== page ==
174th Assault
Helicopter Company


Biography of

E5 Andrew Kasarda

Specialist 45J20 Armament
July 1967 - November 1968

(Biography as given to Warren Hewetson, January 12 thru 25, 2000,
by letter, phone and e-mail, and printed with Andy's permission.)

Andy Kasarda’s current day activities consist of traveling around to different job sites and giving on-site presentations in job safety, material handing, training, and other Occupational Safety and Health Administration (OSHA) related topics. He is vice president of Design Safety Investigations Corporation. Through OSHA, he is also authorized to conduct 10- and 30-hour Construction Outreach training in accordance with guidelines provided by the OSHA Training Institute. This constitutes a good part of Andy's time.

Andy was born in Akron, Ohio. He graduated from Akron Hoban High School and attended the University of Akron before enlisting in the United States Army. He served his country during the Vietnam War from November 1965 until November 1968.

Andy arrived in the 174th AHC in July of 1967. His service to his country earned him many commendations, including the Army Commendation with Valor and Heroism Award, two Bronze Stars, Expert Rifleman Badge, and the National Defense Service Medal. All during his stay with the 174th AHC.

He held the rank of Specialist E-5 (45J20 Armament Specialist) upon his discharge. Andy says, "I really wasn’t a Crew Chief, yet I was a 45J20 armament specialist -- basically a professional doorgunner. I maintained the gun system, the computers, bore-sighting, etc. I even ran the Gun Platoon in July 1967…equivalent to a Platoon Sergeant. Sometimes I would ride in the Peter Pilot's seat of the aircraft during maintenance and test-firing flights (depending on attitude of the AC). My job was basically to insure that when either pilot pulled a trigger, the system would fire and the rounds would impact within the sight-picture.

"This is me and 'da boys', early '67. With me is Baer, Ramey. and Kunelius."

The Shark Platoon nicknamed me "Crash" because of two things: One time all my 2.75" rockets fired at once! (NOT good when the pilots aren't expecting it); and I also wrecked a deuce-and-a-half going after the enemy. Nobody ever told me the "style" to kill the enemy, so I tried by truck.

In this photo, Andy says, "I believe I took this some time in July 1967 from a duece and a half I was driving. Head of the convoy is being mortared by th VC! I used the vehicles as defense against the enemy. At any rate, a body count was a body count."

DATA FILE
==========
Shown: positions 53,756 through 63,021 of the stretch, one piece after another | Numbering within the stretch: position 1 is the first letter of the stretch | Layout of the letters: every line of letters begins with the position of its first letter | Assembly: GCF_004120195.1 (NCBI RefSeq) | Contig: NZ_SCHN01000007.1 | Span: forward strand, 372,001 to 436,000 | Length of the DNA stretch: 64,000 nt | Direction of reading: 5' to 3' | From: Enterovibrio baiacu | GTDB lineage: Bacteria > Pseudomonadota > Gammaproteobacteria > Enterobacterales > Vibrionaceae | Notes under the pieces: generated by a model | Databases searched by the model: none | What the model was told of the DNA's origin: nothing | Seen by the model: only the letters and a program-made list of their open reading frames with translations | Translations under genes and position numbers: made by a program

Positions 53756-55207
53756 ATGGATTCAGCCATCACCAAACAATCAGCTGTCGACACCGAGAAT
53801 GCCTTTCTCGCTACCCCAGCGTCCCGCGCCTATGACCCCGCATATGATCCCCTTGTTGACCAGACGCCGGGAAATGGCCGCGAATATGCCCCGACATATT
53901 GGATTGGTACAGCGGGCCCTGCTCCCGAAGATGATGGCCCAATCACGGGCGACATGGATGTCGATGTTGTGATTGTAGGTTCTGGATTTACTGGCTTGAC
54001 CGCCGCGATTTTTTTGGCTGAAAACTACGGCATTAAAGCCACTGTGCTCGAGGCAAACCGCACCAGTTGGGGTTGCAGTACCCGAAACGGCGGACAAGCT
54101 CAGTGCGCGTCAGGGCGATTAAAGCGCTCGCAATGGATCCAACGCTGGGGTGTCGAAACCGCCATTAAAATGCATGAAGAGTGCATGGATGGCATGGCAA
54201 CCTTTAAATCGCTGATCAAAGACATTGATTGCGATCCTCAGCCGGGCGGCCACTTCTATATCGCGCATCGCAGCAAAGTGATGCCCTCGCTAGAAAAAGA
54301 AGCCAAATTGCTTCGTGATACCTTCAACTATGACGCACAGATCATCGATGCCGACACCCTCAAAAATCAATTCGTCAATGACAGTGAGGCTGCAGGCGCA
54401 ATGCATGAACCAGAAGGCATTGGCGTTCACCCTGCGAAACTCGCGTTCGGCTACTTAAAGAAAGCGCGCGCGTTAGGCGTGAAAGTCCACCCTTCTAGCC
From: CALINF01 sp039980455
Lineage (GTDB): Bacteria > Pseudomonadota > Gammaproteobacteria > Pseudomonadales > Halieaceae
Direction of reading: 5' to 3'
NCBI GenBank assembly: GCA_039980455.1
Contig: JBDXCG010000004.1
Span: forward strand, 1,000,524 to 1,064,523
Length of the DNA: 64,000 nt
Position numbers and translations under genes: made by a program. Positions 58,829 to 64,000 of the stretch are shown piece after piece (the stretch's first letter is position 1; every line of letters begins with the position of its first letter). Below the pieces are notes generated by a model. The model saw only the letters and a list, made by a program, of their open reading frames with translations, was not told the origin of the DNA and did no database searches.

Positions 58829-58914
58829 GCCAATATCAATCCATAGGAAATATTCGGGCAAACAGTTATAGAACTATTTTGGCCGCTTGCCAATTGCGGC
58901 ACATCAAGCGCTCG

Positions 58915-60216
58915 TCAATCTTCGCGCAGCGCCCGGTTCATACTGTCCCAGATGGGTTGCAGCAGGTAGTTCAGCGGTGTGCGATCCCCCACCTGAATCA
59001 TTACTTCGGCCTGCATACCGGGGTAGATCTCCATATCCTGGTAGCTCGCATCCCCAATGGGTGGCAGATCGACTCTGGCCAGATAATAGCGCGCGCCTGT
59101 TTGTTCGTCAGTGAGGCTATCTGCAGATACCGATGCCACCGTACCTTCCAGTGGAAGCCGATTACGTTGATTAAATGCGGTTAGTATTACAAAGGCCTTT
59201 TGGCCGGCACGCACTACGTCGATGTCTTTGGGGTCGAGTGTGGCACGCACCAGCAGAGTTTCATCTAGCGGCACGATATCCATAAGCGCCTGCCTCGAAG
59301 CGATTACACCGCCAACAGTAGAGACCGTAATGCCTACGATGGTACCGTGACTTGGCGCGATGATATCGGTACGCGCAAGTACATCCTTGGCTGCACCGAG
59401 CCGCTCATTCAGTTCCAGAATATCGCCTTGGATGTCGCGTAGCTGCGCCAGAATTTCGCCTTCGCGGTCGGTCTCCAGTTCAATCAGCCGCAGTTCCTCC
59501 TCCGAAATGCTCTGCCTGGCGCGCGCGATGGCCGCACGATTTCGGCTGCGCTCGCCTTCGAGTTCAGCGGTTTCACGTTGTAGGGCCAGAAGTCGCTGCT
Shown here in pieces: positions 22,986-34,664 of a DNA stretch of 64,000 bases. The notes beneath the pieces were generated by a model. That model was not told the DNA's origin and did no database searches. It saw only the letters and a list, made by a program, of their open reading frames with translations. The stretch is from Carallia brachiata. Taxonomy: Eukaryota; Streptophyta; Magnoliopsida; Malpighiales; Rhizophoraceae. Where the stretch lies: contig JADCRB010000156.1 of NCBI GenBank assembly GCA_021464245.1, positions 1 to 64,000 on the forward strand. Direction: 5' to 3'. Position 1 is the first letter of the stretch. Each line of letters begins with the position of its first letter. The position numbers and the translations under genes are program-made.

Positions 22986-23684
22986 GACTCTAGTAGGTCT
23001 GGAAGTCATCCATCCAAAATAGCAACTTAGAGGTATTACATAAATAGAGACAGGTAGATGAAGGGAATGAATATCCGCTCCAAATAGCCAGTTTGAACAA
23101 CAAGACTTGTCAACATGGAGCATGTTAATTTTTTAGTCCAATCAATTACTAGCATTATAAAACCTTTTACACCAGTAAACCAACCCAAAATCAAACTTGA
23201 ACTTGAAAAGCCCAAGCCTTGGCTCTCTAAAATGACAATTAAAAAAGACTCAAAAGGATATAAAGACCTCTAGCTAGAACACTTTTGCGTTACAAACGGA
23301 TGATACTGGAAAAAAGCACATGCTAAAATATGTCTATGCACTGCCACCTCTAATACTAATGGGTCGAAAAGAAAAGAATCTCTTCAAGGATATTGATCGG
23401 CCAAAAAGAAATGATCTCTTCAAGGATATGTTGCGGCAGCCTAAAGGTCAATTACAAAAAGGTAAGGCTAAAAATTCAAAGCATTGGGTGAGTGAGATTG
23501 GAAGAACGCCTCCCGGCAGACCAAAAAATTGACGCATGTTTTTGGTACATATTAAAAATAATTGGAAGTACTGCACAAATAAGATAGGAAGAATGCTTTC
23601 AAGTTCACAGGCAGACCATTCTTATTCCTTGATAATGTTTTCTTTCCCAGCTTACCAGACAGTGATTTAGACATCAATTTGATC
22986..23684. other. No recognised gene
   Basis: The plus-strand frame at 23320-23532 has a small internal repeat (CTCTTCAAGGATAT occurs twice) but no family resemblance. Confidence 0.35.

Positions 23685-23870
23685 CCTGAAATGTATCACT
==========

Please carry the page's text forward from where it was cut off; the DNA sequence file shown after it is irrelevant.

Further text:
Sergeant Jim Yokum remembers, "…Crash almost shot me twice with the mini-guns! He was cleaning them and soaking them with LSA when I walked in front of him. He rotated the barrels and sent more than one round between my legs! Crash’s reaction was ‘whoops!’ I got pissed and started after him, and he sent another right between my legs. I thought I’d leave him alone after that!" During times of danger, accidents, and fun, Andy was well respected by his platoon-mates.

Above left, "We're all on gunship standby here...actually I took this from outside my tent in July '67. The flight line revetments were pretty close to our tents." On the right, "This surrealistic photo was taken from my sister ship in a Shark team sometime in early '67. I'm sitting in that door slot. The ship is Shark #428."

Above left, "This is a bad guy they had us pick-up when I was flying as a Dolphin slick door gunner one day in the Summer of 1967. The infantry had filled up the slicks with prisoners! This guy was one 'bad Indian!' Usually they're pretty scared. Not this guy" On the right, "This was me in my 'slick' doorgunner capacity. Notice the bunge cord. No mounted M60s then."

"Here's what we pulled out of a VC 'spider hole' one day. This little cache was pretty much right at the entrance of the hole. No 'tunnel rats' here! This turned out to be a box of food and hospital supplies."

Following an Honorable Discharge in November of 1968, Andy was employed as a Head Brakeman, and as an engineer, for the Baltimore & Ohio Railroad and Ravenna Arsenal. Following a lay-off by the railroad, Andy pursued a career in law enforcement.

Andy is a veteran of the Akron Police Department. He retired as Sergeant of Patrol Operations on April 4, 1998 after serving for 28 years and 3 months. During his employment with the Akron Police Department he managed upwards of 90 reserve officers at a time. He was assigned to Vice, Traffic, Patrol, and most recently, investigating cult-related crimes in the Detective Bureau. Andy kept current by constantly upgrading his job-related skills through workshops and other types of education. These courses include: Criminal Investigation, Sex Crimes Investigation, Introductory through Advanced Modern Day Cult and Occult Investigation at the Academy of Ohio Peace Officer Training Council in London, Ohio; and a Cult and Occult Investigation course at the University of Akron. Additionally, he attended numerous workshops and seminars sponsored by the Northeastern Ohio Universities College of Medicine and Akron General Medical Center’s Department of Psychiatry & Behavioral Sciences (specializing in the treatment of trauma-related disorders, including cult and ritualistic abuse). Under the leadership of Thomas Wedge, an area expert on cults and the occult, he completed a workshop of Cults, Occult and Deviant Behavior.

Andy believes in the importance of awareness as the key to prevention, detection, and reduction of cult-related crimes. Denial that these practices exist can result in the inability to recognize factors substantiating a cult-related incident. Through research, writing, and public speaking, he hopes to inform professionals of the growing incidence of occult and cult-related criminal activity.

Below is Andy and his family in 1998. Left-to-right is his son-in-law, himself, his granddaughter, his wife, and his two daughters."

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